Website policy

We provide links to articles we think will be of interest to our supporters. We are sympathetic to much of the content of what we post, but not to everything. The fact that something has been linked to here does not necessarily mean that we endorse the views expressed in it.


BSST is the leading charity focusing on small-scale grass roots cross community, anti poverty and humanitarian projects in Israel/Palestine

JfJfP comments


06 May: Tair Kaminer starts her fifth spell in gaol. Send messages of support via Reuven Kaminer

04 May: Against the resort to denigration of Israel’s critics


23 Dec: JfJfP policy statement on BDS

14 Nov: Letter to the Guardian about the Board of Deputies

11 Nov: UK ban on visiting Palestinian mental health workers

20 Oct: letter in the Guardian

13 Sep: Rosh Hashanah greetings

21 Aug: JfJfP on Jeremy Corbyn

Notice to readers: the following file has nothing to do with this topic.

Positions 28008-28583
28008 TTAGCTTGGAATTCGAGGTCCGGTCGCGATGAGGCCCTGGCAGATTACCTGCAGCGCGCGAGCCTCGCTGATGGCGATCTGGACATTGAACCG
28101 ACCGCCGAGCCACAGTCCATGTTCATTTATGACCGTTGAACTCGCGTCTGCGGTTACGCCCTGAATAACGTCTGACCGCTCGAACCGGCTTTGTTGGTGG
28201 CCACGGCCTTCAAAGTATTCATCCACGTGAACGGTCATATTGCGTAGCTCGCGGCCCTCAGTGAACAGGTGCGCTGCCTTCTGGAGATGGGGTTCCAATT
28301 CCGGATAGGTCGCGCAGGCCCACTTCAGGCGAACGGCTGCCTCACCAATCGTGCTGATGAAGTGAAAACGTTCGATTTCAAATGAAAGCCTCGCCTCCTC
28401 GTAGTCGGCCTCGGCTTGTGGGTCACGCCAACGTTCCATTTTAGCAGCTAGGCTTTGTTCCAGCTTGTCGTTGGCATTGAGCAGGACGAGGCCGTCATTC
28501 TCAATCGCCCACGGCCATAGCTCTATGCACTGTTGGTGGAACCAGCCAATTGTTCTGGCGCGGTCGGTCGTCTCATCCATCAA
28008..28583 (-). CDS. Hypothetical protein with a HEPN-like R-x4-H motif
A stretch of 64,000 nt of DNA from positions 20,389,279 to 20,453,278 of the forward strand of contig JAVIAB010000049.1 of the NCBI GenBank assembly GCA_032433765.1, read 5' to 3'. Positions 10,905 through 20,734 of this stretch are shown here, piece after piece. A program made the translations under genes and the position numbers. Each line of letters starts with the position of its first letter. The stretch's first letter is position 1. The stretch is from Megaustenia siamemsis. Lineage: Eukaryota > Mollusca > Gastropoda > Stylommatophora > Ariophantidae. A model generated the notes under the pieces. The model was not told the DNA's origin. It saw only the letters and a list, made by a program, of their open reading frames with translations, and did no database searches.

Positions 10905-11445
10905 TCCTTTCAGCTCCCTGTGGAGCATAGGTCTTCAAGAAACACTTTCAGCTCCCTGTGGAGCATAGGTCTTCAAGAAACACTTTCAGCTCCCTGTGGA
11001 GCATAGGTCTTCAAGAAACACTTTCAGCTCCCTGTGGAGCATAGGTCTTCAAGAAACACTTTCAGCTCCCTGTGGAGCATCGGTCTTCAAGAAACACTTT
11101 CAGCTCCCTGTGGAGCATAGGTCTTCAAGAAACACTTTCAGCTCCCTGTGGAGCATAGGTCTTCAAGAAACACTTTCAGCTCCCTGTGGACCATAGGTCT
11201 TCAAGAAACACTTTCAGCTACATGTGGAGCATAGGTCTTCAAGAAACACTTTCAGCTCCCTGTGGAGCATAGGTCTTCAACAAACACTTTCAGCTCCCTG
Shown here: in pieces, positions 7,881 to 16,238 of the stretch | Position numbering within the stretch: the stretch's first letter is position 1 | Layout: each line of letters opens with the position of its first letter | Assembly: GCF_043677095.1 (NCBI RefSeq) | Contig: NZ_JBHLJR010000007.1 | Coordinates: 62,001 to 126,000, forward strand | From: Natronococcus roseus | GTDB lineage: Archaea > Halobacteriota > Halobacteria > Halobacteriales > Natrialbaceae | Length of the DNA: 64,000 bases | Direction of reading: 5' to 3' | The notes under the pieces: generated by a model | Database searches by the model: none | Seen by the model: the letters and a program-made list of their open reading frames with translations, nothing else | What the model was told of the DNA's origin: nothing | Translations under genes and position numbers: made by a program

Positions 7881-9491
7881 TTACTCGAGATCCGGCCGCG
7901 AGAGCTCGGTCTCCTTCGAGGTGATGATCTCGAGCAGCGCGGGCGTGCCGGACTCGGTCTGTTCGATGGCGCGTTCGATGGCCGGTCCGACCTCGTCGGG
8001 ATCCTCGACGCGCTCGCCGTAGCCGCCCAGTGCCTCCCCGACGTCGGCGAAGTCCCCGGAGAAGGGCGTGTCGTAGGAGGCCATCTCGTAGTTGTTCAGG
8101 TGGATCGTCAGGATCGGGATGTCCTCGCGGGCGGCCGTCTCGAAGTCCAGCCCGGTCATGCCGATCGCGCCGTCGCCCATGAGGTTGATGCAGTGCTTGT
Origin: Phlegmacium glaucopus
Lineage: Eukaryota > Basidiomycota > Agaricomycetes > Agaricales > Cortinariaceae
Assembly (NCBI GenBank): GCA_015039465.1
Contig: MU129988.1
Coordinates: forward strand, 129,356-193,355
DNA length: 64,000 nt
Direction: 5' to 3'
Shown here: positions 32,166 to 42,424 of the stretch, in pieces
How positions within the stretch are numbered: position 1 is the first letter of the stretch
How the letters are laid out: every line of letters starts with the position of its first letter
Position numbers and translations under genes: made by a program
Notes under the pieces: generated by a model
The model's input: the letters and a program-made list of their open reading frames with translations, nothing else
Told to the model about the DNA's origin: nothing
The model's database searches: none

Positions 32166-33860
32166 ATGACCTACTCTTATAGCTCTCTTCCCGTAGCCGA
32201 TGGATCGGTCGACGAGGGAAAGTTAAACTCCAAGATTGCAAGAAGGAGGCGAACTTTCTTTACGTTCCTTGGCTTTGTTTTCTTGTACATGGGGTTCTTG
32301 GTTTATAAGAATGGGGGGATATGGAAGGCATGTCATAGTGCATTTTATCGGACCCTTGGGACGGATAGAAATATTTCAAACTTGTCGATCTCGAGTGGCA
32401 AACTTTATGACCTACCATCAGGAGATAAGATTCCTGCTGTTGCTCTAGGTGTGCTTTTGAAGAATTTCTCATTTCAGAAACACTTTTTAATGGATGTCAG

29 July: Letter to Evening Standard about its shoddy reporting

24 April: Letter to FIFA about Israeli football

15 April: Letter re Ed Miliband and Israel

11 Jan: Letter to the Guardian in response to Jonathan Freedland on Charlie Hebdo


15 Dec: Chanukah: Celebrating the miracle of holy oil not military power

1 Dec: Executive statement on bill to make Israel the nation state of the Jewish people

25 Nov: Submission to All-Party Parliamentary Group Against Antisemitism

7 Sept: JfJfP Executive statement on Antisemitism

3 Aug: Urgent disclaimer

19 June Statement on the three kidnapped teenagers

25 April: Exec statement on Yarmouk

28 Mar: EJJP letter in support of Dutch pension fund PGGM's decision to divest from Israeli banks

24 Jan: Support for Riba resolution

16 Jan: EJJP lobbies EU in support of the EU Commission Guidelines, Aug 2013–Jan 2014


29 November: JfJfP, with many others, signs a "UK must protest at Bedouin expulsion" letter

November: Press release, letter to the Times and advert in the Independent on the Prawer Plan